Amcor is also partnering with global and regional groups to accelerate the growth of recycling infrastructure. To this end, the company’s recycling partnerships involve collaboration with communities and recycling facilities, including material recovery facilities, processors, and secondary processors to improve opportunities, Klug said.
Next generation of packaging
A range of new packaging products have been developed to advance shelf-life and sustainability, and they also set the stage for future innovations.
ProAmpac’s ProActive Recyclable R-400 is a product especially designed for cheeses, and the ProActive Recyclable RP-1000 is a fiber-based packaging alternative.
“These options not only prioritize sustainability but also effectively cater to consumer preferences,” said Ali McNulty, ProAmpac’s market manager for Europe. “In our commitment to environmental responsibility, we incorporate recycled materials into our PET and PE components, reducing our ecological footprint.”
Overall, advanced packaging technologies in the industry are helping extend shelf life, enhance supply chain transparency and foster more communication between brands and consumers, McNulty said.
“The latest sustainable dairy packaging trends include mono-material PP and PE solutions, PCR content, compostable materials, material reduction and recycling improvements,” McNulty said. “These options are made practical and affordable through economies of scale, market demand and technological advancements, encouraging widespread adoption in the dairy industry.”
Amcor’s 40-lb block tubestock is designed to keep products protected while delivering material and labor savings, less down time and reduced environmental impact. The company is also working on a solution to take that tubestock film and develop pre-made pouches, which will also deliver material savings and improved sustainability for cheese processors that are unable to produce bags in line using tubestock.
The company’s ICE XP coextruded forming films are designed for efficiency in production, especially in applications with mozzarella balls and loaves. The innovative films allow for downgauging from heavier films while still maintaining performance.
Amcor’s ClearCor technology reduces the amount of barrier used in a bottle while allowing post-consumer recycled content to be included, and the company has also introduced a new lightweighting technology called Quantum.
Tetra Pak is turning to the processing and packaging of ultra-high temperature milk to help provide a sustainable product with an extended shelf life that also reduces food waste and improves efficiency.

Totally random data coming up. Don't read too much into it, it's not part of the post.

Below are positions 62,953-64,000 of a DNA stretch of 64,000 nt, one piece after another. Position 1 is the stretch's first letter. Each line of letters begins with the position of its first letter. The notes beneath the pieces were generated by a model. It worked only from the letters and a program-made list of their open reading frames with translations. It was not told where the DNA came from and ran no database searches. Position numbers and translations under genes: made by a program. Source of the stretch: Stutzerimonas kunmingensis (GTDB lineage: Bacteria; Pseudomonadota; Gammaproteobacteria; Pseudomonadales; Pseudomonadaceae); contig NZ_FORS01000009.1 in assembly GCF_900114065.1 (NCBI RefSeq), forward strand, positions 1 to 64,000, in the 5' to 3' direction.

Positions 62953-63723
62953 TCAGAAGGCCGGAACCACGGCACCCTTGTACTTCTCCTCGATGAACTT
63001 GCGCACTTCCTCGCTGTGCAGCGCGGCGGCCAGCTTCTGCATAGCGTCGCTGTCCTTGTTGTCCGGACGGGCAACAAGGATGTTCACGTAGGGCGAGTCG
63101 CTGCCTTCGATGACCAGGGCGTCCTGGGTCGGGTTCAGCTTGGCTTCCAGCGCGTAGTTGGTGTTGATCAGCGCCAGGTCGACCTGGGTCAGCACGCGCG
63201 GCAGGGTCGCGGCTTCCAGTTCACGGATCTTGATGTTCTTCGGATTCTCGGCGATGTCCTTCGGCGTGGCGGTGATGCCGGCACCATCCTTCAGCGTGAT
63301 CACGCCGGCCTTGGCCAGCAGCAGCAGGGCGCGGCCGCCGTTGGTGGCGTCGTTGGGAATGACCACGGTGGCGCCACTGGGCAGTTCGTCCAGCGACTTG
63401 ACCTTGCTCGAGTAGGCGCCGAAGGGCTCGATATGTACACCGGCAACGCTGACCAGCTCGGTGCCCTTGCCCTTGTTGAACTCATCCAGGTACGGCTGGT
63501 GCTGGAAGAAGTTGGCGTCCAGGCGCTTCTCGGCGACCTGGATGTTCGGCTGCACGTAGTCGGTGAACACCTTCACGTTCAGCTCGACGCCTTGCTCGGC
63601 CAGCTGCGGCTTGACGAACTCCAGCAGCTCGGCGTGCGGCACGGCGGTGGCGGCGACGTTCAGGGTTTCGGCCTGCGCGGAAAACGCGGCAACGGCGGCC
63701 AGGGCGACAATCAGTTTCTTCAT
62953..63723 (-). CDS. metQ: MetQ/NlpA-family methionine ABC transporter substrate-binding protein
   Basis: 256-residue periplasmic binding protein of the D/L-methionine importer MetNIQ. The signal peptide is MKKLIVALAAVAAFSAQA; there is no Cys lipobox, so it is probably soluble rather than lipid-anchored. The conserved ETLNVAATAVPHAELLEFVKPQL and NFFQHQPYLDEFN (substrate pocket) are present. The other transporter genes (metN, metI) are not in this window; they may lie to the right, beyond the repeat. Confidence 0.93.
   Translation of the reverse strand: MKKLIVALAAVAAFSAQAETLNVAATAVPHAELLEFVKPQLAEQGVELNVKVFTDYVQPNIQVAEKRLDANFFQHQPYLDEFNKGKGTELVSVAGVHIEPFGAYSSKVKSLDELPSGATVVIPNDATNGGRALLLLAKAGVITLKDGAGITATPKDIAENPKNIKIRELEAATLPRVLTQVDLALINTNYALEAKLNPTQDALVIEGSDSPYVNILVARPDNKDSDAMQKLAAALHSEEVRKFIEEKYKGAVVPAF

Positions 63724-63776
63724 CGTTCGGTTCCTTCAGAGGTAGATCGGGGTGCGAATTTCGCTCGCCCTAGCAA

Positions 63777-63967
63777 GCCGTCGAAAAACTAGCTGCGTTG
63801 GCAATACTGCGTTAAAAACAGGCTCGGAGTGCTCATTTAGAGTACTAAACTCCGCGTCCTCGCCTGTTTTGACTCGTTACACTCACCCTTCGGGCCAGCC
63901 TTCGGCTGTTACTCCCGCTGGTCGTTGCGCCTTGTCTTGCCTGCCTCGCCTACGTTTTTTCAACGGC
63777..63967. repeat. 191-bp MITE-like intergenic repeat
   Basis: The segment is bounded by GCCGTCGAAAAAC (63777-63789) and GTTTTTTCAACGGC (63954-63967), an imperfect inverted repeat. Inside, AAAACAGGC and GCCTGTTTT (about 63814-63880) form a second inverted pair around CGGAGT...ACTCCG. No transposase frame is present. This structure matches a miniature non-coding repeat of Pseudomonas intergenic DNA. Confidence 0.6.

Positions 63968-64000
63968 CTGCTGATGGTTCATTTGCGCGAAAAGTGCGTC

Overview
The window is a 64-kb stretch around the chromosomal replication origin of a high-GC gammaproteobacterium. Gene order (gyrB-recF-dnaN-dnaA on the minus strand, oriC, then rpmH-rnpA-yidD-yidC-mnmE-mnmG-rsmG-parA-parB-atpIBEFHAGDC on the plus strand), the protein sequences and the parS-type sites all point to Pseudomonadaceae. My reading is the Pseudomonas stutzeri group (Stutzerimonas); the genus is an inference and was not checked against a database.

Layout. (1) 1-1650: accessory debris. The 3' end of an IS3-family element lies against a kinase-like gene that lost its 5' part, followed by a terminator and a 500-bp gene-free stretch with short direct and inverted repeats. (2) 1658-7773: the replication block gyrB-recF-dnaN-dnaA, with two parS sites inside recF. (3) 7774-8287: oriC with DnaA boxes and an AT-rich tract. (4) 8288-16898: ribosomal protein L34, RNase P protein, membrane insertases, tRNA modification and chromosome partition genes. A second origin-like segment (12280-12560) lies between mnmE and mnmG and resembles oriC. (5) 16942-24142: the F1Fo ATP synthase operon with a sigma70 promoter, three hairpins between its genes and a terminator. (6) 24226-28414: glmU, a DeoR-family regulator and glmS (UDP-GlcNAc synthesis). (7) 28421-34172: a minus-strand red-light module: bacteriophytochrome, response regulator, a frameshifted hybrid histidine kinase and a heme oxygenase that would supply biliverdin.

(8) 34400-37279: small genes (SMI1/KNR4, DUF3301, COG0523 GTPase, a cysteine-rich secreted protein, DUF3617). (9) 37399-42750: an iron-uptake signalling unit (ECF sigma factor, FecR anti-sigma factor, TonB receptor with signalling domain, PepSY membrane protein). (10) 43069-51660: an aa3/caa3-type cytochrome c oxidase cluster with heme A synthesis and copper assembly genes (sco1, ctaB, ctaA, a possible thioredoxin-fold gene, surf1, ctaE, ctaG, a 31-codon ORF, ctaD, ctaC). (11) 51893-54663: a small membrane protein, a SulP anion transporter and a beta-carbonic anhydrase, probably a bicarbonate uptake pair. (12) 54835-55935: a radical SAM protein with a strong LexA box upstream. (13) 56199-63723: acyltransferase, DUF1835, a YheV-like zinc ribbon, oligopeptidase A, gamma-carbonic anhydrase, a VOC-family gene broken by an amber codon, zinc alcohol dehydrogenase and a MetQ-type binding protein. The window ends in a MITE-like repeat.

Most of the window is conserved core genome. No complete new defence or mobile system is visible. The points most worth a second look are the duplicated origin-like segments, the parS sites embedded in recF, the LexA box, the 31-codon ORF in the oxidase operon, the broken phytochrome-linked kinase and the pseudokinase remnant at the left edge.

Consumers are increasingly changing their perception that fresh dairy products must be refrigerated, and Detrick said this gives the opportunity for the development of more ambient products and packaging.
“As this continues to change and evolve, the ability to introduce and change the overall product profile allows more flexibility across the entire workflow of the supply chain from farm to table,” Detrick said.
Manufacturers of dairy products are often preparing products for different types of retailers, from convenience to grocery and club stores, so they need to be able to provide flexibility in primary and secondary packaging, Izquierdo said. Robotics is adding to this flexibility, allowing the same machine to pack products in different sizes and formats.
ProAmpac is also exploring products that incorporate post-consumer recycled content and bio-based materials.
“Our packaging options are tailored to specific applications, considering criteria such as flex and abrasion tests, as well as compatibility with filling lines,” McNulty said.
Using more fiber-based and paper-based materials will be a focus going forward, and Izquierdo said fiber-based closures are becoming more common. While these packaging products might have fewer uses in fluid applications, the opportunities in cheese will continue to expand.
The global cheese packaging market is projected to grow to $5.3 billion by the year 2029, according to Future Market Insights.
Growing e-commerce for cheese products will require innovation to support such products with features such as abuse resistance and alternative packaging, Klug said.
Additionally, advanced filling and supply chain practices and the use of low-acid aseptic filling processes and lightweighting to reach carbon neutrality goals will also be key, according to Detrick.
Tetra Pak is working to produce a carbon-neutral food package made entirely from responsibly sourced renewable or recyclable materials, and the development of such products will be critical to meeting needs going forward.